As hopes for the restoration of Iran’s nuclear deal are rising, Israel’s PM Yair Lapid is reaching EU and US officials to prevent finalization of any agreement.
It was on this Thursday that Israeli Prime Minister Yair Lapid reached German Chancellor Olaf Schultz in a phone call to emphasize Israel’s concerns regarding the efforts to revive the 2015 nuclear agreement with Iran known as the Joint Comprehensive Plan of Action.
During the phone call, Lipid clearly demanded German Chancellor to end the talks as soon as possible before any agreement is concluded with Iran.
In addition to the Germany, Lipid also discussed Israel’s concerns over Iran’s nuclear negotiations with Ted Deutch, chairman of the U.S. House Foreign Affairs Committee’s Middle East Subcommittee, as well as with the U.S. ambassador to Israel, Tom Nides.
Last but not least, the head of Israel’s National Security Council, Eyal Hulata, is also expected to travel to the United States next week to have more talks on the matter. The new developments came days after the European Union submitted a “final” draft text to Tehran and Washington to salvage the 2015 nuclear deal.
In an emailed statement, a senior Israeli official rebuked EU for its efforts to restore Iran’s nuclear agreement. “The Europeans sent Iran a final offer, which doesn’t even meet the demands that the Americans committed to, and established that this offer was ‘take it or leave it.’ Iran turned down the offer, and the time has come to get up and walk away. Anything else sends a strong message of weakness,” the official said.
The official also noted that the world must now quit more talks and instead, begin to discuss what must be done in order to prevent Iran from reaching nuclear weapons capacities, adding that Israel will do anything in its power to do so; “Israel, as everyone knows, is not obligated by anything and will do what it needs to stop a nuclear Iran and prevent Iran from using its terrorist proxies in the region,” he further noted.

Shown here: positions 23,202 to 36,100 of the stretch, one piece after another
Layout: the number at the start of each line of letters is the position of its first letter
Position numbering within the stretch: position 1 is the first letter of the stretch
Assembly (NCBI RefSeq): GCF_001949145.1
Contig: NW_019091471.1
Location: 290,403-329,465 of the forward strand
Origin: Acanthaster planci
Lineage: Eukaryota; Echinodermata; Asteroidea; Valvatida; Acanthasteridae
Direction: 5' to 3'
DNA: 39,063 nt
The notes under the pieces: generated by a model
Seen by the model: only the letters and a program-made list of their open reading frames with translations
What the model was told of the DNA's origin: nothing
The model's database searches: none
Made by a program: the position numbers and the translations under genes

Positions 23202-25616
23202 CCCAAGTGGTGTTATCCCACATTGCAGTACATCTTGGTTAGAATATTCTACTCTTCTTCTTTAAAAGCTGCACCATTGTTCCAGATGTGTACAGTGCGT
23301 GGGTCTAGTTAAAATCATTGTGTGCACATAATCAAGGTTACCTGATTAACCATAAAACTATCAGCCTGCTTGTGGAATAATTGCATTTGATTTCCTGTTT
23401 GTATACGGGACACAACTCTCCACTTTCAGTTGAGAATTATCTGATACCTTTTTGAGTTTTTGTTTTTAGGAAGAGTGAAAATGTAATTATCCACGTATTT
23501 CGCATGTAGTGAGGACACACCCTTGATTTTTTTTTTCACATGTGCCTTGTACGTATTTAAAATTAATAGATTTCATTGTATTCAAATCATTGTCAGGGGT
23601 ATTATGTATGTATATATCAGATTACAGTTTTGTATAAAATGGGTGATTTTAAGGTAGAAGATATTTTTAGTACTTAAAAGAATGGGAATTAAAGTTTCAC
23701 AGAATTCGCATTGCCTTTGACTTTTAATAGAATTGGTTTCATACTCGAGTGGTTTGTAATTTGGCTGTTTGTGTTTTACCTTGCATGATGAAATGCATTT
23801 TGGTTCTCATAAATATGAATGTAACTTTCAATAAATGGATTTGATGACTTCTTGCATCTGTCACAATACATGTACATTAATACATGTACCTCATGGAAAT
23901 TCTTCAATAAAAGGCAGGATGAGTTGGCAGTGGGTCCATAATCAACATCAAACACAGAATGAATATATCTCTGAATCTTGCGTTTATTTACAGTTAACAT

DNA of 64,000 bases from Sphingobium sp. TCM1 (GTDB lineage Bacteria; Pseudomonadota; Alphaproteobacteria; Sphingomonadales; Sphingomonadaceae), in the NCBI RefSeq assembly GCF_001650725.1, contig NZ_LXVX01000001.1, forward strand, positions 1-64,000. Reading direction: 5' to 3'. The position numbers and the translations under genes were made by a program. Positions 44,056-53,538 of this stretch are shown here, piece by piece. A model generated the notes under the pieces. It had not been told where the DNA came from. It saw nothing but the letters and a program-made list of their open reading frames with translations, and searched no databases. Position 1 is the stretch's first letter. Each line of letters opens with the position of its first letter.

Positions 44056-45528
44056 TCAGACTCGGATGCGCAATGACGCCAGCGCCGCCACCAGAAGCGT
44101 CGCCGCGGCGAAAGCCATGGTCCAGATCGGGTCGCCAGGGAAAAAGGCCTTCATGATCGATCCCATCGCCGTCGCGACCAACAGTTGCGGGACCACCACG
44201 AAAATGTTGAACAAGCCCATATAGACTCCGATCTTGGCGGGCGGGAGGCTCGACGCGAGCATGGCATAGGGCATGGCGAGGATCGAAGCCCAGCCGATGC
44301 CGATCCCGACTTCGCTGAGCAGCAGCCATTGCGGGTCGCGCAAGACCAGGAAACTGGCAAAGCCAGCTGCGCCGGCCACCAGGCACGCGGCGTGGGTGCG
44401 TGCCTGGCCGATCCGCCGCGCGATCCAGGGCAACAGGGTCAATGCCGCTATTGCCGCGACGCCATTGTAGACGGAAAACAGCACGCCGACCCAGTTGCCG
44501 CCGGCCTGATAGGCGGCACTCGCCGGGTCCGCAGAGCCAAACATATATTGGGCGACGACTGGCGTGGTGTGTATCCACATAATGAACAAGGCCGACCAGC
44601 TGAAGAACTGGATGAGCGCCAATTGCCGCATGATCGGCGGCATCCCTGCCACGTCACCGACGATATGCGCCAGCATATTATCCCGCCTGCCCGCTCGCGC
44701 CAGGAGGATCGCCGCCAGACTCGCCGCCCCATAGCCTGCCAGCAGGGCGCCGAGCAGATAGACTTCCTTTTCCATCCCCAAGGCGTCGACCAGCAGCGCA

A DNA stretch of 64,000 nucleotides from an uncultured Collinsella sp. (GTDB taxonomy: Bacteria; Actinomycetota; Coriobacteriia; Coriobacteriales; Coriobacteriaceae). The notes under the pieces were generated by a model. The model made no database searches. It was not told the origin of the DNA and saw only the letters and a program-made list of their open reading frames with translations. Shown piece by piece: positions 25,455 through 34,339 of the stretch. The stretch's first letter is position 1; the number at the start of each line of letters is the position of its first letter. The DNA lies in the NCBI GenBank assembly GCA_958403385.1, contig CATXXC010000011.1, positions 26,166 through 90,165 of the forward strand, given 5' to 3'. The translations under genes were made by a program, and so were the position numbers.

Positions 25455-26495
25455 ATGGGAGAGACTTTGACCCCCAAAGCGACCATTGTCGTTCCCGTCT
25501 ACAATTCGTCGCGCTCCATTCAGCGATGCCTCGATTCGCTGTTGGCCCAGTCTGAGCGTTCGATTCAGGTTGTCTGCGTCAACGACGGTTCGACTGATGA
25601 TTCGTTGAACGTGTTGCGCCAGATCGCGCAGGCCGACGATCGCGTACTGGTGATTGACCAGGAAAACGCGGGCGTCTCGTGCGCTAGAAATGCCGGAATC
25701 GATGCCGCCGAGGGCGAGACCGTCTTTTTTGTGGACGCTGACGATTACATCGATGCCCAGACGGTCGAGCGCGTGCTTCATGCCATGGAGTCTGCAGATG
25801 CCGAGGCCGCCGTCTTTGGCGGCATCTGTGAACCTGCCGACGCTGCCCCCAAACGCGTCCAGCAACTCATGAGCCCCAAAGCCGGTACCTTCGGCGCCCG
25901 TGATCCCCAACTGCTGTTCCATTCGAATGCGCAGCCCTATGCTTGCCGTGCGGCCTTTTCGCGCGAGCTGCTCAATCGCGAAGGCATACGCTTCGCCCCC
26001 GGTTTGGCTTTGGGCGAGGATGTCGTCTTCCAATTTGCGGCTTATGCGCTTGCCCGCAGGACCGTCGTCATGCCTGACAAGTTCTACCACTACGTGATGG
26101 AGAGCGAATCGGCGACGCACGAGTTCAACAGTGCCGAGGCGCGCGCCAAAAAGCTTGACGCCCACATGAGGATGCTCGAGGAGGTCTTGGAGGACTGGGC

Israel worried about US concessions to Iran
Latest reports from different media outlets suggest that Washington has agreed to make several concessions to Tehran in the final text of the agreement to revive the nuclear deal; The US has agreed, for example, to release $7 billion dollars of Iranian funds that have been frozen in South Korean banks due to US sanctions.
Washington has also accepted to nullify a number of Trump-era executive orders targeting Iran’s economic affairs. Iran will also be allowed to sell nearly 50 million barrels of oil during a 120-day period after the finalization of the deal. In this regard, the US will lift sanctions on 17 Iranian banks and 150 other entities. Last but not least, Washington has expressed agreement to reciprocally release Iranian prisoners detained in the United States.
All this has become a source of grave concern for Tel Aviv that a new deal with Tehran is dangerous for Israel’s security. And this per se emanates from the fact that Israeli officials believe the restoration of 2015 nuclear agreement can in fact pave the way and accelerate Iran’s move towards obtaining nuclear weapons.
Iran, however, has long denied Israel’s accusations that it wants to develop nuclear weapons and has warned that it will give a “crushing” response to any Israeli attack targeting Iran’s nuclear facilities. Israel insists that it reserves the right to resort to military action to prevent Iran from acquiring nuclear weapons.